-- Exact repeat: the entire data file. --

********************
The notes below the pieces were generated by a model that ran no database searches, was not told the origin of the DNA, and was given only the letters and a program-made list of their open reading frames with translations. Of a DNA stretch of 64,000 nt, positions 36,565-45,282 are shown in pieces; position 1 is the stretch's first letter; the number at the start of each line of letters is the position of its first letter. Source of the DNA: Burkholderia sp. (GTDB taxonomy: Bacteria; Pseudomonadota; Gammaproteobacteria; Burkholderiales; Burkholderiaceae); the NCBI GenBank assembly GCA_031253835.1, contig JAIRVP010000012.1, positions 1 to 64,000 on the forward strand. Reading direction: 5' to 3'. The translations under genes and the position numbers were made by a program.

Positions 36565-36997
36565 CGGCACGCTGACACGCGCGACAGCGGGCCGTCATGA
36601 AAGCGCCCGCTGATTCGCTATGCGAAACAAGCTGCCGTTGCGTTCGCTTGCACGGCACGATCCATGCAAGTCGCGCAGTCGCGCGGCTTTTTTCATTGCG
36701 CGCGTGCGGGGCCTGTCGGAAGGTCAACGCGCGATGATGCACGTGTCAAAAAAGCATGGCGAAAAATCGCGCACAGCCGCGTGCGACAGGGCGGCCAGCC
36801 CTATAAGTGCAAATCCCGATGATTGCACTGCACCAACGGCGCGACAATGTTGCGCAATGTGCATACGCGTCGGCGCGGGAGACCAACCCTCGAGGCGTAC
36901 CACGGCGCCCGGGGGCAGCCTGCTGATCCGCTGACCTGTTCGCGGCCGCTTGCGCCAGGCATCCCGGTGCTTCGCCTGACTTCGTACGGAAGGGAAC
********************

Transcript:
The notes below the pieces were generated by a model that ran no database searches, was not told the origin of the DNA, and was given only the letters and a program-made list of their open reading frames with translations. Of a DNA stretch of 64,000 nt, positions 36,565-45,282 are shown in pieces; position 1 is the stretch's first letter; the number at the start of each line of letters is the position of its first letter. Source of the DNA: Burkholderia sp. (GTDB taxonomy: Bacteria; Pseudomonadota; Gammaproteobacteria; Burkholderiales; Burkholderiaceae); the NCBI GenBank assembly GCA_031253835.1, contig JAIRVP010000012.1, positions 1 to 64,000 on the forward strand. Reading direction: 5' to 3'. The translations under genes and the position numbers were made by a program.

Positions 36565-36997
36565 CGGCACGCTGACACGCGCGACAGCGGGCCGTCATGA
36601 AAGCGCCCGCTGATTCGCTATGCGAAACAAGCTGCCGTTGCGTTCGCTTGCACGGCACGATCCATGCAAGTCGCGCAGTCGCGCGGCTTTTTTCATTGCG
36701 CGCGTGCGGGGCCTGTCGGAAGGTCAACGCGCGATGATGCACGTGTCAAAAAAGCATGGCGAAAAATCGCGCACAGCCGCGTGCGACAGGGCGGCCAGCC
36801 CTATAAGTGCAAATCCCGATGATTGCACTGCACCAACGGCGCGACAATGTTGCGCAATGTGCATACGCGTCGGCGCGGGAGACCAACCCTCGAGGCGTAC
36901 CACGGCGCCCGGGGGCAGCCTGCTGATCCGCTGACCTGTTCGCGGCCGCTTGCGCCAGGCATCCCGGTGCTTCGCCTGACTTCGTACGGAAGGGAAC